Markov Analysis is a probabilistic technique that aids in the process of decision-making by providing a probabilistic description to various outcomes. It is however not a recommended analysis, it does not provide recommended decisions. Thus, Markov Analysis is not an optimization technique but a descriptive technique resulting in probabilistic representation.
Characteristics of Markov Analysis
Markov Analysis is applicable to systems which evolve from one state to another over time. The probability of such a change is independent of the history of the system. Meaning, all the information you require has been captured in the present state and one does not require the knowledge of states prior to that to analyze the future movement of the system.
The most commonly known application of Markov Analysis is the brand switching problem. Wherein one analyses the behavior of a customer towards shifting to another brand. This transition probability is independent of his past affiliations.
Let us try and understand the concept through a similar problem. Suppose we have two clothing brands, Vevi and Kevi, and a customer who buys new clothes every other month.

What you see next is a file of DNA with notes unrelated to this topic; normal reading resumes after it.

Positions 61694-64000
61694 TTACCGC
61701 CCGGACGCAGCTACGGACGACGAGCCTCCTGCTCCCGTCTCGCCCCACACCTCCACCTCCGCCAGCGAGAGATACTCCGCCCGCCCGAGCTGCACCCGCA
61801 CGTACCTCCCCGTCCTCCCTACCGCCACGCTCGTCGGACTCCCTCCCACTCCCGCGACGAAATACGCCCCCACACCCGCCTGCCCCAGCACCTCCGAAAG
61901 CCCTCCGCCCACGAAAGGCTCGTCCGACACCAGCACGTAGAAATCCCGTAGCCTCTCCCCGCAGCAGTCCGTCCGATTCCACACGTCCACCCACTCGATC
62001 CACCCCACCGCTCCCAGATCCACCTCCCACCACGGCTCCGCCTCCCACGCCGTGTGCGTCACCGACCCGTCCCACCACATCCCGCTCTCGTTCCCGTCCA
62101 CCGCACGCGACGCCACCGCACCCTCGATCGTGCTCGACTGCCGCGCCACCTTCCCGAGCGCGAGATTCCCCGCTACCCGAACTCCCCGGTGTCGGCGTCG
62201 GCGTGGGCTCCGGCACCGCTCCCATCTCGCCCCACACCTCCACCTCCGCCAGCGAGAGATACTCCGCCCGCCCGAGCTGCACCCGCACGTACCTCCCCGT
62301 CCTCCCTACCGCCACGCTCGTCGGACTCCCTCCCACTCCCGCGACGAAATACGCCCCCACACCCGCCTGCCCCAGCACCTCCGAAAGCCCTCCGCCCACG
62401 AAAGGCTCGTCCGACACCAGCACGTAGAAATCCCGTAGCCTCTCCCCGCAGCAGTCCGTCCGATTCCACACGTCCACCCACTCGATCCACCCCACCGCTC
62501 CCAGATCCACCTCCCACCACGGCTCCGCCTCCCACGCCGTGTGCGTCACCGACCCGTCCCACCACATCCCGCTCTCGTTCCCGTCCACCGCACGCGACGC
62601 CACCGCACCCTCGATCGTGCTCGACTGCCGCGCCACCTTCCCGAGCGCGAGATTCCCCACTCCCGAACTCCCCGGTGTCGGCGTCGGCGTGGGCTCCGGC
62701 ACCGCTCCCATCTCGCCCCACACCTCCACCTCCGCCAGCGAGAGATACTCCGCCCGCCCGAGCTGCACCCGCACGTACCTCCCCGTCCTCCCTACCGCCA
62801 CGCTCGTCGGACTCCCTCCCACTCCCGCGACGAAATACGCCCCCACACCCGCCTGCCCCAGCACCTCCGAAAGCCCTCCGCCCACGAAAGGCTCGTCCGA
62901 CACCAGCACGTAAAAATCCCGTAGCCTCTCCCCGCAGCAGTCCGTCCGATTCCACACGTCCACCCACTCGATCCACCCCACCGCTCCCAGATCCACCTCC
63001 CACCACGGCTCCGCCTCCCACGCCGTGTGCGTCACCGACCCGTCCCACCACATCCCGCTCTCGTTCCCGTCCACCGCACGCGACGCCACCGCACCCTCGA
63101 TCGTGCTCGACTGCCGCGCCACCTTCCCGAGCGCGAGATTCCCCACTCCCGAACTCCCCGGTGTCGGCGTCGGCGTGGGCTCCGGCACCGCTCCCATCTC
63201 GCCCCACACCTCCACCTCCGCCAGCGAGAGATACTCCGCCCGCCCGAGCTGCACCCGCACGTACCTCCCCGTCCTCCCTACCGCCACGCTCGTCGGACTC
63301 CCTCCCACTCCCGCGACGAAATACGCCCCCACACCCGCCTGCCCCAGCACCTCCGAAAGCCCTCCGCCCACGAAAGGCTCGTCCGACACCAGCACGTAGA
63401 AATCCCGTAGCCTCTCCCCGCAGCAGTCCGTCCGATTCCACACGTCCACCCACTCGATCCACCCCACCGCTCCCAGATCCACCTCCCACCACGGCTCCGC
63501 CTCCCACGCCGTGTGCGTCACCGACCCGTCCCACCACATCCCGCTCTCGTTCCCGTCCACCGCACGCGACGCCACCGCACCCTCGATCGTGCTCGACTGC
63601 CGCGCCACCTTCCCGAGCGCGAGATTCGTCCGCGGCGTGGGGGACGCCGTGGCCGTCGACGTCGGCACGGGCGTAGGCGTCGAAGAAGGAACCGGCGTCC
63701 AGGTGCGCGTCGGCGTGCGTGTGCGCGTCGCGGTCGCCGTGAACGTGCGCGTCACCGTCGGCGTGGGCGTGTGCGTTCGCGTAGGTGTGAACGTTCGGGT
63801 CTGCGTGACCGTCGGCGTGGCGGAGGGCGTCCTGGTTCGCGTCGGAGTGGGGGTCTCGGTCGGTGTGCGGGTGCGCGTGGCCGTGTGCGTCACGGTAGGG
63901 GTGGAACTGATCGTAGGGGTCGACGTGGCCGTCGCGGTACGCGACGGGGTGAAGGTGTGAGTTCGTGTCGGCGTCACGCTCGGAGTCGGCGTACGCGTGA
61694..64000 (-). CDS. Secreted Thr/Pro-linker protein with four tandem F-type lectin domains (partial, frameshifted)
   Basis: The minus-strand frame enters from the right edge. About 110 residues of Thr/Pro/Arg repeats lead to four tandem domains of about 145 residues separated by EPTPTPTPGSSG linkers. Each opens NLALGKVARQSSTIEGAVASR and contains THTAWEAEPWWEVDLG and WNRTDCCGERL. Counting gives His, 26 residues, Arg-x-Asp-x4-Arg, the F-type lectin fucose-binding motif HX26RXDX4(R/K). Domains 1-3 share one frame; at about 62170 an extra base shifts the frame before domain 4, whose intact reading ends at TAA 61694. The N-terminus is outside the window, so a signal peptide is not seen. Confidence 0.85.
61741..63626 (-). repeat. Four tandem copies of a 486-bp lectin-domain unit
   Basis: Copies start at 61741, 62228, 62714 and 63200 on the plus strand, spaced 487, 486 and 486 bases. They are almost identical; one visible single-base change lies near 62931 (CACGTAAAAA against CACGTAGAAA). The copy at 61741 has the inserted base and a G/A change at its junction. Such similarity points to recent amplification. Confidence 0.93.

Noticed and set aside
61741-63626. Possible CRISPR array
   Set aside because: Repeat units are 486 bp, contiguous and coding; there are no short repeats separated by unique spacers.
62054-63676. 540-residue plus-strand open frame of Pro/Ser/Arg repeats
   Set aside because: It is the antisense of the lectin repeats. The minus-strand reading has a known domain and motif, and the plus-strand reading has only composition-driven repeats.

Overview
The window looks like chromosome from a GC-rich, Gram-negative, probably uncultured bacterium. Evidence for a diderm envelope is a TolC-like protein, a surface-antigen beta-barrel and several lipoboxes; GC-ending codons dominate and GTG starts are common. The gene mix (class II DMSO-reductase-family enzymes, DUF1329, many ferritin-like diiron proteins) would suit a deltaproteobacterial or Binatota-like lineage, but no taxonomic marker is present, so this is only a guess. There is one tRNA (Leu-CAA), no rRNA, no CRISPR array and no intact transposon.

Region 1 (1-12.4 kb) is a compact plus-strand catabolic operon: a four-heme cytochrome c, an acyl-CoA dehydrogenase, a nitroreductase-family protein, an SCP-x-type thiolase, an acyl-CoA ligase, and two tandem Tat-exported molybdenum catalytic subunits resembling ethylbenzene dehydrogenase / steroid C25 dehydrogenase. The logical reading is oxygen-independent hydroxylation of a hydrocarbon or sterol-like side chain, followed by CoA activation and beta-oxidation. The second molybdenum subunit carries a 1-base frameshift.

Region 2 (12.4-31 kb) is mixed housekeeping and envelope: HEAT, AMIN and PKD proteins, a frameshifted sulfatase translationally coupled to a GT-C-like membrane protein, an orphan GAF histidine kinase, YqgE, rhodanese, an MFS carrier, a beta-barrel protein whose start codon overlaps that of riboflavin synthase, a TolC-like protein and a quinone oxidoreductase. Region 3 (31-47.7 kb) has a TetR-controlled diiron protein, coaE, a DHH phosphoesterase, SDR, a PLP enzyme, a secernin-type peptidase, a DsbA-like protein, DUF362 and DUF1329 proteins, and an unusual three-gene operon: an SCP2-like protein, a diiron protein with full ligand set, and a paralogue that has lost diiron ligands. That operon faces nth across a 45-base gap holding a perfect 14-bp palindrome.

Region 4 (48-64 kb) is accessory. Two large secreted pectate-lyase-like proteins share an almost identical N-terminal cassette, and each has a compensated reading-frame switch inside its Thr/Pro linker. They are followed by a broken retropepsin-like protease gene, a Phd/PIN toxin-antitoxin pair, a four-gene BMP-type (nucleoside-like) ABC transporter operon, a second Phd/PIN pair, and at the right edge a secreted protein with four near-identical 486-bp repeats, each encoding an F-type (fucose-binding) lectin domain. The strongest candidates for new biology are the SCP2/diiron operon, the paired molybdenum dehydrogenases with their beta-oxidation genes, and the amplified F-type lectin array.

Now suppose the customer purchases Vevi’s products in month-0. Let the probability of shifting to Kevi in month-1 be 0.3 and that of staying with Vevi be 0.7. Similarly, the probability of shifting from Kevi toVevi be 0.1 and of staying with Kevi be 0.9.
We can represent this information as follows:
This representation is called Transition Matrix and the probabilities represented are called Transition Probabilities. This is a Markov Process and we are doing a Markov Analysis.
It is to be understood that the summation of any row equals 1. As the events are Mutually Exclusive & Collectively Exhaustive (MECE). Meaning, in any given month the customer has to buy from either Vevi or from Kevi. Supposing, only two clothing brands exist in our hypothetical world.